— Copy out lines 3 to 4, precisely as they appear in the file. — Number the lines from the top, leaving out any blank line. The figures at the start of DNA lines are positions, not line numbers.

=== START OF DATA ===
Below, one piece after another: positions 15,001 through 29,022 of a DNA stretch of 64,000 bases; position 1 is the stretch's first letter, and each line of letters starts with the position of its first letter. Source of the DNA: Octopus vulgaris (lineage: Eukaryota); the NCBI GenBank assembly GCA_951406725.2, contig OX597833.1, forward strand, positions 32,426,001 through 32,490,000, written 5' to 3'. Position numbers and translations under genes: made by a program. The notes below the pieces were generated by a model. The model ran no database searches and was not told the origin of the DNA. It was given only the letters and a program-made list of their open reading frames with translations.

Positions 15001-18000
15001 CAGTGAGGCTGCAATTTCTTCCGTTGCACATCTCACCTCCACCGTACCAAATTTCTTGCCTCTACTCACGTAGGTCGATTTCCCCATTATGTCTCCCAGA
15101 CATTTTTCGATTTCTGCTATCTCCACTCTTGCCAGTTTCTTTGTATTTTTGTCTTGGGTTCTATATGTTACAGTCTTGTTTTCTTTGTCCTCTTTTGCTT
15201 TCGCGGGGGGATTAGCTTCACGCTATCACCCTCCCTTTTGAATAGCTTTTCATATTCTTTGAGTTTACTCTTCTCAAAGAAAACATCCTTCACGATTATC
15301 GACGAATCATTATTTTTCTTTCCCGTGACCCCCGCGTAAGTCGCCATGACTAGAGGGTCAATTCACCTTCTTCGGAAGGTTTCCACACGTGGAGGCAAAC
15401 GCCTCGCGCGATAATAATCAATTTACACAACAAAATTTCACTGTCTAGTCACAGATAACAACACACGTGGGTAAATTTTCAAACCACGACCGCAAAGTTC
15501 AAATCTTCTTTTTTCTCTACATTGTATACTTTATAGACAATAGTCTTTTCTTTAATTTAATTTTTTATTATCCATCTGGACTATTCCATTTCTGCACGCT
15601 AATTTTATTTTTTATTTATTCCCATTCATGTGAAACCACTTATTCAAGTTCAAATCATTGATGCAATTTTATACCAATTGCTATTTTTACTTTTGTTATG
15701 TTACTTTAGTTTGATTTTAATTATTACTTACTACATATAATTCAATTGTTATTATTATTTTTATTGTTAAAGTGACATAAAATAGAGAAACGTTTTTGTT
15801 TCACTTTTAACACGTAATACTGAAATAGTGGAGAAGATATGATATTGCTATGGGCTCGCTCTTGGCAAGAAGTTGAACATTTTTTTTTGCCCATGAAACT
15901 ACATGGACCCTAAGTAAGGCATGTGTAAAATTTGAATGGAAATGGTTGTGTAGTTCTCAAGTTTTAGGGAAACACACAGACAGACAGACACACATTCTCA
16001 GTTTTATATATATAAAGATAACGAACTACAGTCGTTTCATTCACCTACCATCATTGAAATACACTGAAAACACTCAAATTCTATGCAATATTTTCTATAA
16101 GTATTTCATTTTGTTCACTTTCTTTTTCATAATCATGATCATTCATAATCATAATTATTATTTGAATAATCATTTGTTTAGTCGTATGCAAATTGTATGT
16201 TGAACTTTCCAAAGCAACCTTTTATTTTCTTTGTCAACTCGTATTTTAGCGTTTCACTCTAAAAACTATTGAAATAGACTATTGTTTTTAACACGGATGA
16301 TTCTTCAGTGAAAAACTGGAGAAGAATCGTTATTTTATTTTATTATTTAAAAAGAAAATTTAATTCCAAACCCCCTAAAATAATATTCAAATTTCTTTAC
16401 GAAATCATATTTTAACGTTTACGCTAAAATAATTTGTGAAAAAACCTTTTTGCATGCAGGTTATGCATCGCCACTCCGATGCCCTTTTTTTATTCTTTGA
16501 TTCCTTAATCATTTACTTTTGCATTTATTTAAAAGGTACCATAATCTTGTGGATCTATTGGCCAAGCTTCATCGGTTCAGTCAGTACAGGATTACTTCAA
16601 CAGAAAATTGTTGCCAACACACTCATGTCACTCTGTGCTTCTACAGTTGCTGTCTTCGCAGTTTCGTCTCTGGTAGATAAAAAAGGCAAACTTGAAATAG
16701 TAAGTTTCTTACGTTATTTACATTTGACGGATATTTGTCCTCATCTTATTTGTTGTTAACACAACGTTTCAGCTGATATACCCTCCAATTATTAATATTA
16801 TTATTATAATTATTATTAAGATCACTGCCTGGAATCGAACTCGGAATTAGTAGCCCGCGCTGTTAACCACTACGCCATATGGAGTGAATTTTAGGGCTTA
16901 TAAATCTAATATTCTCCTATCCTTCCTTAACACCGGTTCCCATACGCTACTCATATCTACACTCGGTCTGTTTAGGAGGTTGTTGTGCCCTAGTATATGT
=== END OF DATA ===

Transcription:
15001 CAGTGAGGCTGCAATTTCTTCCGTTGCACATCTCACCTCCACCGTACCAAATTTCTTGCCTCTACTCACGTAGGTCGATTTCCCCATTATGTCTCCCAGA
15101 CATTTTTCGATTTCTGCTATCTCCACTCTTGCCAGTTTCTTTGTATTTTTGTCTTGGGTTCTATATGTTACAGTCTTGTTTTCTTTGTCCTCTTTTGCTT